White House Farm was previously known as Esole Farm until the early 1900’s. The present farmhouse appears to be a mid to late 15th century hall type house which was later extended, probably in the late 16th century, to give it its present appearance and size. The farm was part of the Manor of Essesole and can be identified in the manorial roll of 1501, unfortunately there is as yet no definite identification of the farm from other older documentary sources.
The 1501 roll records the farm as follows: “The heirs of John Castell hold half an acre in their messuage (house and outbuildings) between the Common Way twds the E & N (the present Easole Street and Beauchamps Lane respectively) and land of Wm Boys twds the W and land of Simon Quylter twds the S (now two bungalows and Four Limes) rendering thence yearly 2d (to the Lord of the manor, at this time the Abbot of St. Alban’s)”. The late John Castell had also owned some 15 acres of land on the manor for which he had to pay five shillings and a half-penny annually in manorial rent as well owing suite of court (attending the manorial court) every three weeks. His heirs would have had to pay one years rent to the Abbot on inheriting the house and land.
The farm was sold to the Boys’ of Fredville at sometime in the early 1500’s and it became part of the large East Kent land-holdings. At some time in the early to mid 1500’s the original timber framed house was extended and became a residence of younger sons of the family. The timber frame was also enclosed in brick most probably in the latter part of the 16th century. Holt Street farmhouse was re-built in brick around 1600 to 1605 and was the residence of Edward Boys, son and heir to Edward Boys of Fredville. The brick work on both houses is very similar, especially the corbelling, so Esole farmhouse may have been brick clad at around the same time as Holt Street farm house was re-built. The aisled barn that runs along Beauchamps Lane is tarred weatherboard over a timber frame laid upon brick [possibly originally flint] foundation walls and probably originally dates from the early 1600’s.
Major John Boys of Fredville was is in constant financial difficulties during the 1650’s and 1660’s and, according to William Boys’ 1802 biography and pedigree of the Boys family, “by his own extravagance he much encumbered and wasted the estate of Fredville”. The Major used various parts of his estates as security for loans and mortgages. In 1658 he mortgaged various holdings, including Esole Farm, for £1,550.00 to Thomas Turner, his brother-in-law. This mortgage was renewed in 1668, but the debt was never re-paid and Esole Farm came into the possession of the Turner family and in 1698 William Turner, Esq., of Gray’s Inn, London, leased the farm to William Payne, a yeoman of Nonington, for seven years for an annual rent of £40.00, rising to £50.00. “Easole ffarme” then consisted of a “messuage or ffarmhouse at Easesole in Nonnington with barns &c. lands arable meadow & pasture containing by estimation 100 acres now in occupation of John Austen. Also one piece of arable land containing by estimation 30 acres in Nonnington between Easesole alias Yessallhole there and a certain ffarm called Kettington alias Kethampton now also in occupation of said John Austen”.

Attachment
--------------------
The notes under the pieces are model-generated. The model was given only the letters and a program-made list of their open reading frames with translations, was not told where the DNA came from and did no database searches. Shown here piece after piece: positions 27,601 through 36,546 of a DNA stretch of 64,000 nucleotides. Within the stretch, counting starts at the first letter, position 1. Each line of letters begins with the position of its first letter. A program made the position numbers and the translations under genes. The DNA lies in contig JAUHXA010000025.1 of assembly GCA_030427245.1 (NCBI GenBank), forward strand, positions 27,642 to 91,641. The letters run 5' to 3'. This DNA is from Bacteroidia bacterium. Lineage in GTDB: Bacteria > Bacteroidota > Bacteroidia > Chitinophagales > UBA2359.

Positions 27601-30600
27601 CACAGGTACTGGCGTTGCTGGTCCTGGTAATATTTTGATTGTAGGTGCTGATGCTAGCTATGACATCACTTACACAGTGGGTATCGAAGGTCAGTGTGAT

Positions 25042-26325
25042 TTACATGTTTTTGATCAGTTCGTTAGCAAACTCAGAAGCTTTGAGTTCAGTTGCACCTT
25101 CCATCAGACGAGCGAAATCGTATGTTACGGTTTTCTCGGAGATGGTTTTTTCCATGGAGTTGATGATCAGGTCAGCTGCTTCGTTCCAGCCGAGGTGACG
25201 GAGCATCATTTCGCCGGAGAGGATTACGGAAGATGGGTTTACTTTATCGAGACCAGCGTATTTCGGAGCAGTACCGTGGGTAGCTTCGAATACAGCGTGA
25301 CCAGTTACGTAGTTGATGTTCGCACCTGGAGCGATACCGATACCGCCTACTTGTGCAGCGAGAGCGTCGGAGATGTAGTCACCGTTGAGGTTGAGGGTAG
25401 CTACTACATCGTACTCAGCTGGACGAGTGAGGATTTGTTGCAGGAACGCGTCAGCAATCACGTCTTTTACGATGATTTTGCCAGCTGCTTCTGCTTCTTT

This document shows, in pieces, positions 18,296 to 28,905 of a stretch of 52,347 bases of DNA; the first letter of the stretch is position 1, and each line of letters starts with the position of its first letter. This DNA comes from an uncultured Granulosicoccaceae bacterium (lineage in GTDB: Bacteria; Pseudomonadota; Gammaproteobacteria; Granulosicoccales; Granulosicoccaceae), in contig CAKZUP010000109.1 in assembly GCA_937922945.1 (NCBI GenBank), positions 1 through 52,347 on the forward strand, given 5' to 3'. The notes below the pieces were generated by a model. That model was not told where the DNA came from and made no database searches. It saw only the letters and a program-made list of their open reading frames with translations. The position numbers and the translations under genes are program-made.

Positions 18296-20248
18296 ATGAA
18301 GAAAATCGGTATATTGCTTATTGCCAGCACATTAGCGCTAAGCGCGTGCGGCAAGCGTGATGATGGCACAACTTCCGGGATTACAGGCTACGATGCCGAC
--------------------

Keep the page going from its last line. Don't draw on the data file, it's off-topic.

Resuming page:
The lease was renewed again in 1705 and in 1707 the lease was amended to include “8 pieces of land contg. about 16 acres lying in a ffield called Yesole ffield (Easole Field, the large open fields on either side of Mill Lane) in Nonington purchased by Wm Turner of Wm. Hammond Esq (part of East Stoole farm)-rent increased £8”. William Payne, also Paine, continued to lease the farm from the Turner family until October of 1717 when it was let to Judith Payne, his widow, for a further seven years.
In 1753 Esole Farm was included in the marriage settlement when Bridget Turner, of White Friars in Canterbury, married David Papillon, sole son and heir to David Papillon, Esq., of Acrise in Kent. The farm remained with the Papillon family until sometime in the early 1800’s when it came into the possession of the Hammonds of St. Alban’s Court.}
The 1861 census records Esole Farm as being St. Alban’s Farm, owned and farmed by W.O. Hammond, Esq., of St. Alban’s Court. The farmhouse was at the time listed as being two dwellings. Thomas Fagg, the farm bailiff, lived in one part, and Henry Castle, a carter on the farm, in the other.
A decade later the 1871 census listed the farm house once again as a single dwelling where farm bailiff Frederick Atwood lived with Thomasin Gilham, an elderly widow who acted as his house-keeper.
In 1901 George Garlinge, a brother of my paternal great-grandmother Lydia Rogers, was the working farm bailiff living there.
Easole, Farm was a part of the St. Alban’s estate until 1938 when along with the neighbouring Home Farm and Church Farm it was bought by a member of the Vestey family. The Vestey fortune had been founded on South American beef in the early 1900’s. The three farms had been leased from the 1920’s by Mr. Harry Crawford, whose Scottish father, David, had been the St Alban’s estate land steward [first referred to in the 1881 census as living in Home Farm House on the Sandwich Road].